Most would agree that it has become more challenging than ever for people to save for retirement, let alone grow funds and secure a decent sized nest egg. Because return assumptions have dropped and interest rates are so low, people often need to stretch their available funds in ways that they never imagined. However, here are a few ways to help to secure that nest egg for retirement.
1. Use sensible tools
A Retirement Income Calculator helps to calculate savings goals. That will also help to provide a sense of how to manage the funds that have been saved. They usually require the following info:
- Amount already saved
- Salary percentage to save annually
- How much income is needed for retirement
- How savings is being invested
The tool then estimates and provides an assessment of how possible it will be to reach retirement fund goals when the time comes. Trying various asset mixes will allow investors to see how good the chances of arriving at the target amount goal can improve or decline.
Easy does it. Slow and steady is the best way to build and safeguard a nest egg. However, playing it too safe may allow for feeling less anxious now, but could increase the risk of falling under the amount of needed retirement money. Being too aggressive to garner higher returns with a market downturn could severely affect your funds such that it will never fully recover. If you are using an investment broker who insists on very aggressive tactics with your portfolio, you may need speak with a securities fraud lawyer regarding the handling of your investments and the issue of potential fraud that could lead to a decrease of your retirement funds.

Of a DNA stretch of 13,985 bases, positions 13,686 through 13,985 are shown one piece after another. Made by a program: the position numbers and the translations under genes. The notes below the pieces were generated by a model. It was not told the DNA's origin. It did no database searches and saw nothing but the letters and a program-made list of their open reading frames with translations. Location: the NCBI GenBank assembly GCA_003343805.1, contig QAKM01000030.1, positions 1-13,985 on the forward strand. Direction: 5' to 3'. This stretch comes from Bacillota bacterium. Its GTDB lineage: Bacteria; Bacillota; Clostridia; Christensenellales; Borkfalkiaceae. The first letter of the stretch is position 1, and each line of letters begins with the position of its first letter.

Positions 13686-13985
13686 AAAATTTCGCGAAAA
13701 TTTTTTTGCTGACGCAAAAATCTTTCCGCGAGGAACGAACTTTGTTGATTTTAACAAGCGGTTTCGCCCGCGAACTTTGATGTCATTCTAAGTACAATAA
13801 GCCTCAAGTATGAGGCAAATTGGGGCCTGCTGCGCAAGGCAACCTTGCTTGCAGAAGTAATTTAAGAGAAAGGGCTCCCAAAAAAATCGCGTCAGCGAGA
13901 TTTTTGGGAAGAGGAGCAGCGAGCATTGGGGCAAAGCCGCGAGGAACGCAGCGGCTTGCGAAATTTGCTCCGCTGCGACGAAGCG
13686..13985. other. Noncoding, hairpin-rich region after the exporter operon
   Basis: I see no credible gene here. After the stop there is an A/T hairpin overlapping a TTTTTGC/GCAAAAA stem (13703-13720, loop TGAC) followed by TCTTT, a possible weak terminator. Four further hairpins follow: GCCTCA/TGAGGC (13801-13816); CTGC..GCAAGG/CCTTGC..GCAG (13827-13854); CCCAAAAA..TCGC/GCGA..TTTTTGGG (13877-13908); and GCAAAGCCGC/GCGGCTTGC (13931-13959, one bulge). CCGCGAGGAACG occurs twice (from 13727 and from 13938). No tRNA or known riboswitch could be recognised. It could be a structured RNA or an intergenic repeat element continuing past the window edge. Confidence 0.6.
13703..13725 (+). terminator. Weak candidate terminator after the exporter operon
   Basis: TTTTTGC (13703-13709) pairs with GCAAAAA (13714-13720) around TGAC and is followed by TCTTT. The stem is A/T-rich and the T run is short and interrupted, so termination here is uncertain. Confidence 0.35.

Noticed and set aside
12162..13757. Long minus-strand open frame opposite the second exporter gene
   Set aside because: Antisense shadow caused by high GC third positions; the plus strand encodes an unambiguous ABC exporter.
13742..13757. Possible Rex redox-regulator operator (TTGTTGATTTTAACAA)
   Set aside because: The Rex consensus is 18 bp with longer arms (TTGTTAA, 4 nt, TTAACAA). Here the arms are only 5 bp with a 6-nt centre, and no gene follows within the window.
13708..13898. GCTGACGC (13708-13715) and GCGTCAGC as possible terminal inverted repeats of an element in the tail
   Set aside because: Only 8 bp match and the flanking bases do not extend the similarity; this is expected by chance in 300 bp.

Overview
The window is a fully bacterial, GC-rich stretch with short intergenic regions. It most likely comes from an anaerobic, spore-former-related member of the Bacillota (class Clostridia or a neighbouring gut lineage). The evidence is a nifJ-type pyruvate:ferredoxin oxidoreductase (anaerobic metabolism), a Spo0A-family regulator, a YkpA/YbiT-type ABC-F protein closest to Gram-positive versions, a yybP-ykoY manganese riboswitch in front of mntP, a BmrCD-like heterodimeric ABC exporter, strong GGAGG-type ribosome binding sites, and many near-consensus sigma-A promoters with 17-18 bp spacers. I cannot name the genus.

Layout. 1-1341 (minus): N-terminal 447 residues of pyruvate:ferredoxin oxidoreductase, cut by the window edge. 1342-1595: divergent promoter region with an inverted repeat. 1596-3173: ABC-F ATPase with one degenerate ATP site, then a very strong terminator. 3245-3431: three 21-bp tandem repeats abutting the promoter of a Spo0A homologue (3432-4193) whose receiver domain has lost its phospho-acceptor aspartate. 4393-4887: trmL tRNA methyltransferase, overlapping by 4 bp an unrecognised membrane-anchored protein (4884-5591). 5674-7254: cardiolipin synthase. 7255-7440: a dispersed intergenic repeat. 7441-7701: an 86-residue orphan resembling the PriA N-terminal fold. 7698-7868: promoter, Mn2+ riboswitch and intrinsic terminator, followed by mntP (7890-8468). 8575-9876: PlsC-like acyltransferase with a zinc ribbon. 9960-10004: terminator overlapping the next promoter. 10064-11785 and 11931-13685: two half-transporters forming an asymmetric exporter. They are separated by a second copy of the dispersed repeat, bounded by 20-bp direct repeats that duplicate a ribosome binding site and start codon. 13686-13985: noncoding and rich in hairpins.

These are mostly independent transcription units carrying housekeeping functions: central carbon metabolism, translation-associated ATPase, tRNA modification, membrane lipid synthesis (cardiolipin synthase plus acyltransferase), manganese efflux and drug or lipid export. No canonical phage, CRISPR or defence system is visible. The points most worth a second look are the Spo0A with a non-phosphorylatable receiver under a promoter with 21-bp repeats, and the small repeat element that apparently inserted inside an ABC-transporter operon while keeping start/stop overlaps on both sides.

It is recommended that the portfolio mix gradually shifts more funds toward bonds. Once retired, more funds should shift toward cash. To cover for the possibility of higher inflation, the nest egg will need to incorporate a certain amount of capital growth from the investments.
2. Understand danger zones
Know what the most common threats to lowered retirement funds are. For example, there should be an emergency savings account at the ready to handle emergencies like home and auto repairs. Otherwise, you risk having to make an early withdrawal that will have unpleasant tax consequences that could actually cancel out your earnings.
Assemble a blend of stocks and bonds that prevent market sell-offs from dispensing with savings while providing a chance of having high enough returns to maintain retirement purchasing power. Balance the mix according to your particular situation. This will depend upon factors like:
- How large is the nest egg? The more funding available, the more likely you can afford stock investments
- Appropriate risk will determine how much to put into savings. For example, less aggressive risk will mean less money in stocks
- Other resources to cover expenses, such as pensions or home equity. The higher these amounts are, the more that can be devoted to stocks
3. Third party custodian
To avoid scams, always insist upon a third party custodian on all investment accounts. Do not allow money managers or affiliates to retain control of assets. Rather, account funds should be deposited in unaffiliated financial institutions such as major banks or well known financial firms. Checks written to transfer or invest funds into accounts should be made out to custodians instead of managers.
If a broker or financial representative has a tendency to take higher risks, it is best to find a different broker who has a more conservative approach. When it comes to the issue of money matters, one should be cautious and proactive. The fact is, those who really lost their shirts in the last meltdown were often involved in very risky investment strategies, some of which included elaborate scams.
Nadine Swayne extends this information to those trying to grow their golden nest egg for retirement. With the help of an experienced securities fraud lawyer from the firm of Page Perry, LLC, you will have your questions answered if you have been the victim of a financial institutions unlawful conduct. Their attorneys have handled thousands of securities arbitration cases and fight to help clients regain lost funds from investment fraud.